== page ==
Pick the red up just above the steeple
(skinny, titanium needle), the background
peeling birches and a clapboard house,
then pull the paint upward to the right,
circumnavigating the feeble, yellow sun,
so as to drag a speck of wet lamp black
off the edge of that nervous cloud.
The black paint (now a greasy streak
on the bristles of the No. 2 sable brush)
once swirled upon the palette creates
the perfect drab for the soldier's jacket.
A dab or two more helps coax the brown
out of his hat and scarf. Use Payne's gray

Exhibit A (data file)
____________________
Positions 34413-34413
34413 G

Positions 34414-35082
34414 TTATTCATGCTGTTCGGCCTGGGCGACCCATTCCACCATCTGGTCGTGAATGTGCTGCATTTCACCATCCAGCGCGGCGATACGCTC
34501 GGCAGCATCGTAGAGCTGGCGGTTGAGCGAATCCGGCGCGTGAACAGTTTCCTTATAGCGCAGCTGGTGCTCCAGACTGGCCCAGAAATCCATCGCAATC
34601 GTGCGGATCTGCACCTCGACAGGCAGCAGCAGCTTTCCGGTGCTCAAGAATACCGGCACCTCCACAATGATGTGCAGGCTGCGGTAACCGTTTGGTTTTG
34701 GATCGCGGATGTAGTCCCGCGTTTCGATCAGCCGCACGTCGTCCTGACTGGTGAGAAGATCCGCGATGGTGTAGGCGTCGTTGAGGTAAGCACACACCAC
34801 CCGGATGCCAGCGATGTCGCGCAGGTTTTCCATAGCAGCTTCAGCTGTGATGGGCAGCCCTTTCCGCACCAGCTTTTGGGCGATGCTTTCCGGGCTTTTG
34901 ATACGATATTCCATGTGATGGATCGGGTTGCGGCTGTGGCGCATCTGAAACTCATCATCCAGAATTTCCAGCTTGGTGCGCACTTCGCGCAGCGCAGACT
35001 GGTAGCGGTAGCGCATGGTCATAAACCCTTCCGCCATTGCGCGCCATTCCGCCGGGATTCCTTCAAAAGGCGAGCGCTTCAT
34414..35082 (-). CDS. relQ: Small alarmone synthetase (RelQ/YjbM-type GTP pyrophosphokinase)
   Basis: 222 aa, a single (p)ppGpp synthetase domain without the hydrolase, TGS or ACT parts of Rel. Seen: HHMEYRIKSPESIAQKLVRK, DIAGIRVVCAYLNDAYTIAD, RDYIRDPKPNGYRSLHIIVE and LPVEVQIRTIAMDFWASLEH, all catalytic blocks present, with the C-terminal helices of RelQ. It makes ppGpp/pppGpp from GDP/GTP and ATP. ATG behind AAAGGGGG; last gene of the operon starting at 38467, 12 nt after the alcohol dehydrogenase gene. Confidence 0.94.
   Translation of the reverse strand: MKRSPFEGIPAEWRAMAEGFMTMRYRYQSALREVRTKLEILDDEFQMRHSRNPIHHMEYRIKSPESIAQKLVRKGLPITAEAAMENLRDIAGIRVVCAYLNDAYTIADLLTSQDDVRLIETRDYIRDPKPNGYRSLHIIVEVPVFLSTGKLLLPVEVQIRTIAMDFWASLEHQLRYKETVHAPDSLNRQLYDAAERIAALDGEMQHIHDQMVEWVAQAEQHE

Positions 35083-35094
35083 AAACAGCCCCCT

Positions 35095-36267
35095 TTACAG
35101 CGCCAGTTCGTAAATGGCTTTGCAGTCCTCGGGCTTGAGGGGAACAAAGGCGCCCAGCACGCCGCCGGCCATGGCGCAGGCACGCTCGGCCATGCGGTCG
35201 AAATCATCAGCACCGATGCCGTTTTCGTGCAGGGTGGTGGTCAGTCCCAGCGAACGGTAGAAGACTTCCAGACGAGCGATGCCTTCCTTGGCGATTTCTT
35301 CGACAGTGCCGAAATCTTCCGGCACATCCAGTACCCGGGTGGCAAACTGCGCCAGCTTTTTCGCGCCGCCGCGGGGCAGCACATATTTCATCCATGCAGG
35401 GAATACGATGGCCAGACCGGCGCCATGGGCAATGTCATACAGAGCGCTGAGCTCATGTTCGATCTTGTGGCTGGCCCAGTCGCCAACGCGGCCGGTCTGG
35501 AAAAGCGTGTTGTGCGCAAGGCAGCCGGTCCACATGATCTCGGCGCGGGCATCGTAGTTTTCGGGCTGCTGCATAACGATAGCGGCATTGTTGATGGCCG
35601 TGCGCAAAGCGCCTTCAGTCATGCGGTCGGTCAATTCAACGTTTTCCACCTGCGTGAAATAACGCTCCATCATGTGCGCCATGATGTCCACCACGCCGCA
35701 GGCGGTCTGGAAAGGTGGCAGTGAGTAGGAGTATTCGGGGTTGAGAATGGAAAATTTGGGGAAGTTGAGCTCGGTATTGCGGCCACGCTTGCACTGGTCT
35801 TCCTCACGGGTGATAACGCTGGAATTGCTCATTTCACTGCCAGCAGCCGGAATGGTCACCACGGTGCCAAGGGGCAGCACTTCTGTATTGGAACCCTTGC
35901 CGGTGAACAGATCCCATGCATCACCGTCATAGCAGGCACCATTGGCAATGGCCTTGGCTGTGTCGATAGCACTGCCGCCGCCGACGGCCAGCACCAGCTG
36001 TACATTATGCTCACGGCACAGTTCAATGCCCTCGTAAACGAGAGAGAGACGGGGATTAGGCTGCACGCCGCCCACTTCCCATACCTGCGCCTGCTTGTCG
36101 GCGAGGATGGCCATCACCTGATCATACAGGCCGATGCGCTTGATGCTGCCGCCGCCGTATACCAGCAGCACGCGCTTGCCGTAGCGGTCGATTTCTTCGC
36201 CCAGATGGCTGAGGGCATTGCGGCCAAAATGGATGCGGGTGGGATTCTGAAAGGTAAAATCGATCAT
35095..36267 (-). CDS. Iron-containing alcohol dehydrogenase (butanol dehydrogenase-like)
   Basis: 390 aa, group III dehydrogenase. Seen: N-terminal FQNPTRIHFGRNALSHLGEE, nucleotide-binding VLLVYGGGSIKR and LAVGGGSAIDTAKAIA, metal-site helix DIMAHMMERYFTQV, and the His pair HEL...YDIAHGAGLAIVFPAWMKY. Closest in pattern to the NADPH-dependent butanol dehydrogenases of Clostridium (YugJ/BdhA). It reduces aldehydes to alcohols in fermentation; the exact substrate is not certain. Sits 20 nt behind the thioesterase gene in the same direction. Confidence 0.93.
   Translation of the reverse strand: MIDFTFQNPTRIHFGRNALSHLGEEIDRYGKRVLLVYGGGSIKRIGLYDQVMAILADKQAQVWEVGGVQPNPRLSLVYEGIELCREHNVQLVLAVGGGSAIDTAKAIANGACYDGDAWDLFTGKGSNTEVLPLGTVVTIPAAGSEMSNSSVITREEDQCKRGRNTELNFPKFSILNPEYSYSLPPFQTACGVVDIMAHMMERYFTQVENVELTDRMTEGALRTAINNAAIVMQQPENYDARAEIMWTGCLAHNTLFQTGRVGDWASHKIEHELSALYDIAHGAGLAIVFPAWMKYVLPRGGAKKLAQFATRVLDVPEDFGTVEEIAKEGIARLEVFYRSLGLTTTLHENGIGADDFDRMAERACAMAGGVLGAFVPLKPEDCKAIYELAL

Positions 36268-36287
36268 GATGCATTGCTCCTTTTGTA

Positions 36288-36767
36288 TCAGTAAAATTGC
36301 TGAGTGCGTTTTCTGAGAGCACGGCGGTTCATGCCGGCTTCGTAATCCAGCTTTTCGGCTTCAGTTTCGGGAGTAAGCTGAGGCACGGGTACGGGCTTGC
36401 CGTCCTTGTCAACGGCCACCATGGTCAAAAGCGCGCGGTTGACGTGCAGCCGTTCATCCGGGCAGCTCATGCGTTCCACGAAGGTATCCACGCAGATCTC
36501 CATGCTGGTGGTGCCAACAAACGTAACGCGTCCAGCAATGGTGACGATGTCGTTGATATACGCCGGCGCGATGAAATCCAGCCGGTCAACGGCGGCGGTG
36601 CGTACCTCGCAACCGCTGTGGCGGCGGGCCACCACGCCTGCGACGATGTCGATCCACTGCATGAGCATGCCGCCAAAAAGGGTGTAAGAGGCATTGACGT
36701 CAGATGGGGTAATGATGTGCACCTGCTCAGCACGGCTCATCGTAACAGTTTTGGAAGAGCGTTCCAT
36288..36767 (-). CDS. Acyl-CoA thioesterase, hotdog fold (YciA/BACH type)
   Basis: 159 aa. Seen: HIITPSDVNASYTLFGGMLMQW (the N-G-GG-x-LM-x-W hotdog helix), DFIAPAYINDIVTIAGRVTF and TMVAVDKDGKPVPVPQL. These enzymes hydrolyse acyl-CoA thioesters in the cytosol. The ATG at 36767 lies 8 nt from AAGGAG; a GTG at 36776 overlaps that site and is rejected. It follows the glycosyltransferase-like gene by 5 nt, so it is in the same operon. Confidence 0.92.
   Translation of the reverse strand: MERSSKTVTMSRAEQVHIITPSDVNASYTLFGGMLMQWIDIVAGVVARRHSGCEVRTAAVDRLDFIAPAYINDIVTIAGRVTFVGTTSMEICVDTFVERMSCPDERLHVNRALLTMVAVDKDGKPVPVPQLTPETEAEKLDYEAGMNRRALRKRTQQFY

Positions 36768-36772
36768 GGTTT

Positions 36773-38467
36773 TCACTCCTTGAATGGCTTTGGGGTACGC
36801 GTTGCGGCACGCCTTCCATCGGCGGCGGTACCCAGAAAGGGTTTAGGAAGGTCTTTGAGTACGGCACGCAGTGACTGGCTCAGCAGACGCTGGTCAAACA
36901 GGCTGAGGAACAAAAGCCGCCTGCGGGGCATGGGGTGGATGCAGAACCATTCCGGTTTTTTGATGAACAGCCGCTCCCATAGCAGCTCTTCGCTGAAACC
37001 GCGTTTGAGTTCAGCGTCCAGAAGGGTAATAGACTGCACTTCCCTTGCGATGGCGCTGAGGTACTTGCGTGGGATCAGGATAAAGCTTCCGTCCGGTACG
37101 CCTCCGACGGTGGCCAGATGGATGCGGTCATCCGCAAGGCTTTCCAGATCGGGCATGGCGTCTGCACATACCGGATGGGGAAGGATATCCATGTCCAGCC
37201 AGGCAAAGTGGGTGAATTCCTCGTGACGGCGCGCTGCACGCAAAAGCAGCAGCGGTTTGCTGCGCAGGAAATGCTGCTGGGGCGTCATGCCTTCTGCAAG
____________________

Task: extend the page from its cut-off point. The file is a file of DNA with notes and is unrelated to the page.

to tint the road cinders and cyan to chap
the lips as he drags the reclining child
(pretending to be mortally wounded)
across the frozen, unfinished pond.
Scott Brennan's work has appeared in a number of magazines and journals, including Gettysburg Review, Sewanee Review, Notre Dame Review, Chicago Review, Oxford Magazine, The Literary Review, Chariton Review, Carolina Quarterly, Cortland Review, The Journal, South Carolina Review, Cimarron Review, Third Coast, Poetry Quarterly, Tar River Poetry, Poet Lore, and elsewhere.